Lot 563


Attributable to the workshop of Grinling Gibbons (1648-1721), circa 1680
Carved in deep relief with a floral border enclosing a portrait relief of a gentleman with curly wig and cravat, later mounted and framed, some damages, the plaque 32cm x 34cm, the frame 48.5 x 51cm

Estimate: £1,000 - £1,500
Hammer price: £4,000
Bidding ended. Lot has been sold.


The Earls of Essex, Cassiobury Park

Acquired by Frederick Poke, circa 1922, possibly from the contents sale of Cassiobury Park or at some point soon after, and thence by descent.


Owen Wheeler Old English Furniture from the 16th to the 19th Centuries, published by L. Upcott Gil 1909, page 178 

H.Avray Tipping, Grinling Gibbons and Wood Work of his Age, Country Life, 1914, page 77. Tipping describes the plaque as

 "Three other frames which must also be the work of Grinling Gibbons now hang in the inner library. The one is a small oval 12" x 14" and the Turks cap lilies are wonderfully executed. This however is not merely a frame but also an example of bas-relief carving in box-wood, the centre exhibiting the head of a man with a flowing Louis XIV wig and represented, not as usual in profile, but full face".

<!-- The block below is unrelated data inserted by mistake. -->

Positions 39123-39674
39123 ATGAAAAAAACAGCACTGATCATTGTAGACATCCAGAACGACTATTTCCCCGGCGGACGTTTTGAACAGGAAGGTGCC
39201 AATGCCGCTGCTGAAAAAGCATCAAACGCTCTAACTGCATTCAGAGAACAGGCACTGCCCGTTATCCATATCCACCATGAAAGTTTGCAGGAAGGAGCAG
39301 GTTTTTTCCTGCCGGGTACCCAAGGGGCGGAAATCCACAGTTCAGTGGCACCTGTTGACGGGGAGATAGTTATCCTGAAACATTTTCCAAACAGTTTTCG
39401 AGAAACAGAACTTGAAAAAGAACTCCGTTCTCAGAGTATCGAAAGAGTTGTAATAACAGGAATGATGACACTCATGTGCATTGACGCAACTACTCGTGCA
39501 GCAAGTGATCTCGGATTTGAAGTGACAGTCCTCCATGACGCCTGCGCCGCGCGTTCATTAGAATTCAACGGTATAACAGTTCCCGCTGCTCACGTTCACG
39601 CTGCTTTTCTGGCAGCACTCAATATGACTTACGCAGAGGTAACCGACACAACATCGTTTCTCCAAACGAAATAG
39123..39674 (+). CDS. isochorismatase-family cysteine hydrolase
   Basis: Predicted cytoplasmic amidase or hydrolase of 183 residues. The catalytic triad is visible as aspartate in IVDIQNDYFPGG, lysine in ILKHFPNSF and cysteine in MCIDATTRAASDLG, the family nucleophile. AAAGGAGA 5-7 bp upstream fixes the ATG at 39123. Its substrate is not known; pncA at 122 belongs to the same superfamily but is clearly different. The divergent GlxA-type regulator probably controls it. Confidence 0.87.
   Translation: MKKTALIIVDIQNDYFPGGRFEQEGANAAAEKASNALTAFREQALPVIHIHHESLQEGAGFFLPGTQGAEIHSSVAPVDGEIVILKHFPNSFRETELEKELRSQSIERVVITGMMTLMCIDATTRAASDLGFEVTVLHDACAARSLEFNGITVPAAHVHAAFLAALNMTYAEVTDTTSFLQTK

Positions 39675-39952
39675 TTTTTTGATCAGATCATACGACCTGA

Grinling Gibbons 1648-1720; The Supreme Wood Carver, The Connoisseur, April 1941, page 141, No. 2. The caption to the Illustration notes and "from Cassiobury Park, collection of F.R Poke, Esq".  Further noted on p. 145 of The Connoisseur: 

"Another relic from destroyed Cassiobury is the oval medallion of a portrait of a man with a flowing curled wig (no.2). It originally hung in one of those small pleasant bays lined with books in the Library. The fine rendering of this medallion with its pierced floral frame points to the hand of the Master himself"

R.W.Symonds, Grinling Gibbons - England's Greatest Wood Carver,   Everybody's Weekly, issued May 24th 1941, page 9 and illustrated. Symonds noted "a small  medallion portrait carved in limewood. This portrait and its beautiful frame was probably done by Gibbons himself.  It came originally from Cassiobury Park, the home of the Earl of Essex". 

Condition report: 

The central oval plaque is secured to the later velvet covered board. The surrounding carved border is loose and not secure. The border with numerous old breaks, worm damage, cracks, some losses, some reglued and some smaller fragments loose. There looks to be some blackening in areas, possibly due to fire or candle smoke over the years. The wood has been wax polished over the years and discoloured to a darker hue with time and wax. There is past worm damage overall with holes obvious and worm tracks in areas to the left side. The whole piece needs conservation and restoration. The later frame is associated. 

Otherwise, inevitable scuffs, scratches, dents, small chips and marks commensurate with wear, use and age.

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